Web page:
We have also found it advantageous to keep the conductors removed from the actual central portion of the electrode, as having metal down the center seems to unduly weaken the structure. For this reason we prefer to supply two or more plates each with a double row of staggered connections running to the outside mantle and with the plates preferably varranged symmetrically relative to the center of the electrode but not actually lying in such center.

The plate members themselves may be made continuous or they may be provided with openings through them at spaced intervals so that the electrode paste can close together through these openings. As an alternative other projections can be bent out from the central portions of the plates which will provide both for such holes and for additional contacts with the electrode mass. These plates usually will be of the same metal as the mantle or casing.

As regards the shape of the projections that connect the central plate-like members with the mantle, ordinarily they will be made rectangular. If they are made of irregular shape, have found it somewhat advantageous to have the larger dimensions adjacent the mantle, as this makes for an eiiicent transfer of electrical power, that is, the larger area comes at the place where a formed connection has to be made.

Our invention may be readily understood by reference to the accompanying drawings in which Fig. 1 shows an electrode casing in perspective with the plates arranged on the inside; Fig. 2 shows a plan view of the same; Fig. 3 is a vertical section of the electrode along the line 3 3 of Fig. 2; Fig. 4 is likewise a vertical section through the electrode with flanges of slightly modiiied shape and with perforations in the plates; Fig. 5 is a perspective view similar to Fig. 1 but in this case the projections from the plates are extending from one edge instead onf both edges and four plates are supplied which are arranged radially of the electrode and Fig. 6 is a plan view of the electrode of Fig. 5.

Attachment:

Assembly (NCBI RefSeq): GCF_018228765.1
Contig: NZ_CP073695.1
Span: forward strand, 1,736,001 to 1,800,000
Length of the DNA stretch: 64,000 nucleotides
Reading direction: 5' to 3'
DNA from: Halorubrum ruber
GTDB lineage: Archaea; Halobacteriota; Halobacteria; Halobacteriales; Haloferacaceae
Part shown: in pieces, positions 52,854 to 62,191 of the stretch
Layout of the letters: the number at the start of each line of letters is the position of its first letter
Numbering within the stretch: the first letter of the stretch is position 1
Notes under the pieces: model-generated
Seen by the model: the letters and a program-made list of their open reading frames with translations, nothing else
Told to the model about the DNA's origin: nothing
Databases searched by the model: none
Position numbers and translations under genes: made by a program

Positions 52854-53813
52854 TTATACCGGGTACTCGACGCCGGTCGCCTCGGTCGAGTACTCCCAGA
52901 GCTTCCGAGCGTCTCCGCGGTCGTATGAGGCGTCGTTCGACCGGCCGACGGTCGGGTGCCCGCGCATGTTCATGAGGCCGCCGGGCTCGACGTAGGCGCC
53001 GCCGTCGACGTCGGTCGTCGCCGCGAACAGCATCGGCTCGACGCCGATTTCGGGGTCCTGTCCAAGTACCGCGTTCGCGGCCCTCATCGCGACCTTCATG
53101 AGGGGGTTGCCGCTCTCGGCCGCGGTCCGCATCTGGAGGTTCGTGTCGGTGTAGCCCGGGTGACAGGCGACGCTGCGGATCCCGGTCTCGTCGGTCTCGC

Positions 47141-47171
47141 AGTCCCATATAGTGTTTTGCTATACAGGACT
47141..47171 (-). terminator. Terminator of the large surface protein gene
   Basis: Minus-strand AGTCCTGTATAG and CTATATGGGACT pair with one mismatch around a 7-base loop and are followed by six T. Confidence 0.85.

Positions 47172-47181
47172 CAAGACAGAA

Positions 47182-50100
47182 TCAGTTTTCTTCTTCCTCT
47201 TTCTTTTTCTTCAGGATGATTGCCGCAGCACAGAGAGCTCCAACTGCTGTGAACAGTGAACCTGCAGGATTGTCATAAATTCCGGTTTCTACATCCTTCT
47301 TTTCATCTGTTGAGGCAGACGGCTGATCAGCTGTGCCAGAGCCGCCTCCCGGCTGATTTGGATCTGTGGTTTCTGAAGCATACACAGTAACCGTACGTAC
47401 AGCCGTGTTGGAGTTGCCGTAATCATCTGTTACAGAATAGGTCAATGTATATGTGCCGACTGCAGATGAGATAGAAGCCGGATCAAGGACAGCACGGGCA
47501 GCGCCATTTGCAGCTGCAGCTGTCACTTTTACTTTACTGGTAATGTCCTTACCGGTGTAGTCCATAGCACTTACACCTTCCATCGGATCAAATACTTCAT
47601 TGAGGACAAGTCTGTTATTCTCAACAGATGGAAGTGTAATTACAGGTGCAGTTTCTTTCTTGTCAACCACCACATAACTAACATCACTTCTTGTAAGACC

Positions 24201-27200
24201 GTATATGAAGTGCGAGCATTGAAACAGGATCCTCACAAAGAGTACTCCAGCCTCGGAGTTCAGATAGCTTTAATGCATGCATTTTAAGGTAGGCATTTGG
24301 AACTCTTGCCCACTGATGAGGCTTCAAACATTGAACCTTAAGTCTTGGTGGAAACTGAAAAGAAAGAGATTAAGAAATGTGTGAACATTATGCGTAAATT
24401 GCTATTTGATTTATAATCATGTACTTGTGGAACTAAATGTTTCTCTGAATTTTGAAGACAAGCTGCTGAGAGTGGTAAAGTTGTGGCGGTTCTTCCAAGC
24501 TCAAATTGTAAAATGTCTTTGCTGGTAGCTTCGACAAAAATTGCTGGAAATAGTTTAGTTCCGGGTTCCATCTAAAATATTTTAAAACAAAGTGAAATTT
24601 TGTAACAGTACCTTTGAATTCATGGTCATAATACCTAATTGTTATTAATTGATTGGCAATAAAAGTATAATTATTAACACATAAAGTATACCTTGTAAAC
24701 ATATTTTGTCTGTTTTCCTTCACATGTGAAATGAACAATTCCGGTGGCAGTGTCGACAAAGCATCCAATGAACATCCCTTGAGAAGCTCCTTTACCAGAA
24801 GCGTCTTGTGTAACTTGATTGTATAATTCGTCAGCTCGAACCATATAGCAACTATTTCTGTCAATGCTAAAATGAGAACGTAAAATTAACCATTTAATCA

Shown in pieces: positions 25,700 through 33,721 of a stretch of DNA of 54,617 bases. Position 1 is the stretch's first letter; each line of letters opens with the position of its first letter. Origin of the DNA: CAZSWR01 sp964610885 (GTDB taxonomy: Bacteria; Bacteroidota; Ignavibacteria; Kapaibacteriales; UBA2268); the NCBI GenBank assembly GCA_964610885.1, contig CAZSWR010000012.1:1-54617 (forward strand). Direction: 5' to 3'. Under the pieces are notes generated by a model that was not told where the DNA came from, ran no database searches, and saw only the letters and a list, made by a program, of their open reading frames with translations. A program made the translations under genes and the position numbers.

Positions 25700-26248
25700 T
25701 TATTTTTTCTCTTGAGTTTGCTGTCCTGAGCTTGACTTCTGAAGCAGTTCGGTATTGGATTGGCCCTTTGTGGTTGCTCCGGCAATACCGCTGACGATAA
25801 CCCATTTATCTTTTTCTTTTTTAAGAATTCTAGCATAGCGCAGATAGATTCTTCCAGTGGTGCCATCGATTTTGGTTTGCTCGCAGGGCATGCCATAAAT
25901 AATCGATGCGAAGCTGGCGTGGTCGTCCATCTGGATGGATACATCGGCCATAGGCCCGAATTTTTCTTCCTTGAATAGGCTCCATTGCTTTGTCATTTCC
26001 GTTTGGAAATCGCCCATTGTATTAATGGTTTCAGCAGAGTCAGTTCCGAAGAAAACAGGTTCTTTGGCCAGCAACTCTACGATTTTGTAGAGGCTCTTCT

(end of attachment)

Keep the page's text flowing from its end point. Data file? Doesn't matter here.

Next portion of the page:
In these drawings the electrode consists of a sheet metal mantle i9 which is here shown of cylindrical shape into which the raw electrode mass is introduced. In Figs. 1 and 2 two plate members are supplied in the form of parallel bands i l and l2 which extend in the longitudinal direction of the electrode within the cylindrical mantle i8. In these iigures the connecting projections run from both edges of these platemlike members and are here designated by the numeral I3. It will be noted that in this ligure the projections are spaced apart a distance equal to approximately three times the height of a projection so that in any vertical row the projections only take up about of the height. However, staggered alternate projections extend from the other edge of each plate which are of the same shape as the projections first described so that the aggregate height of the projections in the two lines is equal to approximately 50% of the height of the plate l l to which they are connected. In this case, as shown in Fig. 2, the plates I! and i2 are arranged symmetrically relative to the center of the electrode but do not cross the center and the projections I3 are bent so that in the plan view they form radial lines spaced approximately 90 apart.

In Fig. 4 the projections ld are made with a greater vertical dimension on the edge toward the mantle in order that the heating of the mantle at the welded seam shall not be too high. Also in Fig. 4 we show the plate member I5 (corresponding to members ll and l2) as formed with holes l5 through it.

In Fig. 5 the mantle l@ is supplied with four separate plates il which are arranged radially and spaced at an angle of 90 from each other. Extending from a single edge of each plate il are two rows of projections i8 and I9 which are bent in alternate directions relative to the plate il so that in the plan view (Fig. 6) each of these plates with its projections forms a Y. It will be noted that in this case the aggregate line of contact between the projections and the mantle is substantially equal to 100% of the height of the plate but at the same time there is no vertical continuity in the projections di rectly adjacent to the mantle to form radial lines of weakness.

This application is a continuation-in-part of our earlier application, Serial No. 135,452, filed December 28, 1949.

What we claim is: